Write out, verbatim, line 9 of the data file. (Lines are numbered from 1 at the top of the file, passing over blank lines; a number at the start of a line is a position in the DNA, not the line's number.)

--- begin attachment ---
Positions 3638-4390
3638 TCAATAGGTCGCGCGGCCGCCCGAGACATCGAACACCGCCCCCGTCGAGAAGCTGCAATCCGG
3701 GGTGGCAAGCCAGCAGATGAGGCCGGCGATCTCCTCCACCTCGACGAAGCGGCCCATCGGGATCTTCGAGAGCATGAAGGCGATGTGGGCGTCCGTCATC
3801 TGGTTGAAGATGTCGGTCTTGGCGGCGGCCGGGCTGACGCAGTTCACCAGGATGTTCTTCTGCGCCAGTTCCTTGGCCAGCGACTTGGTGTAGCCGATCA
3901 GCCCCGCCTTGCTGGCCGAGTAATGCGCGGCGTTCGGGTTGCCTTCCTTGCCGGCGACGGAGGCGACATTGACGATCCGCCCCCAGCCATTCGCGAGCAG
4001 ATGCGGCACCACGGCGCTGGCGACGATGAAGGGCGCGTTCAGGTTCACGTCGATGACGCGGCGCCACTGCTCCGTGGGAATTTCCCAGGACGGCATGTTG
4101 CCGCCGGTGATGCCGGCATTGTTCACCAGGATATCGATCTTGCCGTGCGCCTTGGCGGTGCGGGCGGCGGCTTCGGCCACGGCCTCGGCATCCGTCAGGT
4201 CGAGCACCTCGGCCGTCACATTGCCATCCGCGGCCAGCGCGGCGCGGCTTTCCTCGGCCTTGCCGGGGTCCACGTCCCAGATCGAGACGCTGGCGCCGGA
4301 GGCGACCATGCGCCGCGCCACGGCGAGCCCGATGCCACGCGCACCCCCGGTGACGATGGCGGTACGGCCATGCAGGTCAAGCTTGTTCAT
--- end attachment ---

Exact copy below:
4301 GGCGACCATGCGCCGCGCCACGGCGAGCCCGATGCCACGCGCACCCCCGGTGACGATGGCGGTACGGCCATGCAGGTCAAGCTTGTTCAT